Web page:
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  17. Off topic, but here’s yet another creepy article from Desiring God Ministries…
    Dads, Date Your Daughter’s Boyfriend
    http://www.desiringgod.org/articles/dads-date-your-daughter-s-boyfriend

    Or you might call it, “Dads, how to be a total control freak and show you are an intrusive jerk.”

    Why is this so important to Desiring God Ministries? Because the author believes women must be “covered” from age 15 until her wedding day. Because God knows women are spiritually stupid can not make good decisions; because Jesus didn’t die for us women; and because the Holy Spirit doesn’t guide and protect women.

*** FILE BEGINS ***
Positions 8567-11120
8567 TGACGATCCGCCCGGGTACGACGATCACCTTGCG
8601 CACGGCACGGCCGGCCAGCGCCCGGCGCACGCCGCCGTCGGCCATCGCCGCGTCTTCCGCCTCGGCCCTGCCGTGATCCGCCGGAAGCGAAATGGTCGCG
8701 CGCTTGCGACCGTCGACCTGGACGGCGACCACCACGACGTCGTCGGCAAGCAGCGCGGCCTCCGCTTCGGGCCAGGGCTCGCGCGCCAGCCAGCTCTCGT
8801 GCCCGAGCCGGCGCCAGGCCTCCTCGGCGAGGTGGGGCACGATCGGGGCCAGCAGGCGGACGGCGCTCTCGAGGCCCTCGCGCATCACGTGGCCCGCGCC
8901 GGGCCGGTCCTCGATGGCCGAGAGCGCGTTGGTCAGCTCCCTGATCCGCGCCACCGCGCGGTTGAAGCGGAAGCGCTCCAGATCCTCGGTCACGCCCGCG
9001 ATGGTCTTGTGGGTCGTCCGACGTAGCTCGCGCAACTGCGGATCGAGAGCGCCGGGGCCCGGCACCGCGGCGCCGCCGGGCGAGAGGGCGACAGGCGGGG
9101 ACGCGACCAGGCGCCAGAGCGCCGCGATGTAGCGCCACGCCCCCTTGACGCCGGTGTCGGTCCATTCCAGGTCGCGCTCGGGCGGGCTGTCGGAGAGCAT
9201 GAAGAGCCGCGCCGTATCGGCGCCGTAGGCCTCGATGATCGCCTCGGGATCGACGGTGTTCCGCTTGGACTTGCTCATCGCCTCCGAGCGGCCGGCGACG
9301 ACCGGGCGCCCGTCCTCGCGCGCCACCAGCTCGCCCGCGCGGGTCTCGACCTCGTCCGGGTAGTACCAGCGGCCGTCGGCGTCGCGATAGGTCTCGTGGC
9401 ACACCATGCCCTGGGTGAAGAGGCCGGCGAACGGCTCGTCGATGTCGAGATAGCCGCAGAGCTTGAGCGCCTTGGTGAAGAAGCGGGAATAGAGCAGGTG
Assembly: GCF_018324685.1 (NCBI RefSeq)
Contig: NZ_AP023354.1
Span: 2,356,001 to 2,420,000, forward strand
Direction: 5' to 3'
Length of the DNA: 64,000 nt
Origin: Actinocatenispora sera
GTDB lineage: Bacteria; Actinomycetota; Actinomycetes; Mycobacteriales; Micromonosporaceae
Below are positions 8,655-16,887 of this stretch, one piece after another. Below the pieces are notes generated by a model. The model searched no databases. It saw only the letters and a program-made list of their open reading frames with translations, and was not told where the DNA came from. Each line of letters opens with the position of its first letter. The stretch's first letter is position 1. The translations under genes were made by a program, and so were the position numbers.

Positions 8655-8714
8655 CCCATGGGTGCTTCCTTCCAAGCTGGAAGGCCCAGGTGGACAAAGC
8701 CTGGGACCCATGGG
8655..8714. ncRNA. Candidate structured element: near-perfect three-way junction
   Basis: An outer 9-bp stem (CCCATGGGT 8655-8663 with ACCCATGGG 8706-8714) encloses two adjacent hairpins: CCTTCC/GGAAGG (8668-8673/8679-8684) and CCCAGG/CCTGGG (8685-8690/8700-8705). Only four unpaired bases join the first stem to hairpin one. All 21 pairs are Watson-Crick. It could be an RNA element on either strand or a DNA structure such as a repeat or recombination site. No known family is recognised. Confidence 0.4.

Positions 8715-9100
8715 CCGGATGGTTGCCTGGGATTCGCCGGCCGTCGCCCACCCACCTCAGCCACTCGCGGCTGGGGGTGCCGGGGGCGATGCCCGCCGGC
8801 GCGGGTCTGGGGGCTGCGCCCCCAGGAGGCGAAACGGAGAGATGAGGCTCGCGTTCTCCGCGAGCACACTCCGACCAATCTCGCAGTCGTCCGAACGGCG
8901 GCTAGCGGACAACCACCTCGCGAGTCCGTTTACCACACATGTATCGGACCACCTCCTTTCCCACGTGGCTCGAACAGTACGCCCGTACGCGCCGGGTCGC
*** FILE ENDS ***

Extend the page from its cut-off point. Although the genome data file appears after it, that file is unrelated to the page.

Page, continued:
Quote:
    “As a trend, dads seem to be less and less involved in their daughter’s dating. It actually makes for a dangerous situation because God means for spiritual headship and leadership to be a more seamless handoff, not this disjointed affair that leaves the young woman spiritually and emotionally uncovered from age fifteen until her wedding day.”

    Gross. These guys don’t worship the God of power, protection, and guidance. They worship human maleness.

    Liked by 1 person

  18. Anonymous2, I know I’ve read that before. It doesn’t seem possible that it’s from June 2014. It sounds like something from the keyboard of Doug Phillips or Voddie Baucham. Deja vu.

    Liked by 1 person

  19. “Gross. These guys don’t worship the God of power, protection, and guidance. They worship human maleness.”

    These guys are fighting for their own extra-biblical rights. They should be called Macho Gospel Masculinists.

    Liked by 2 people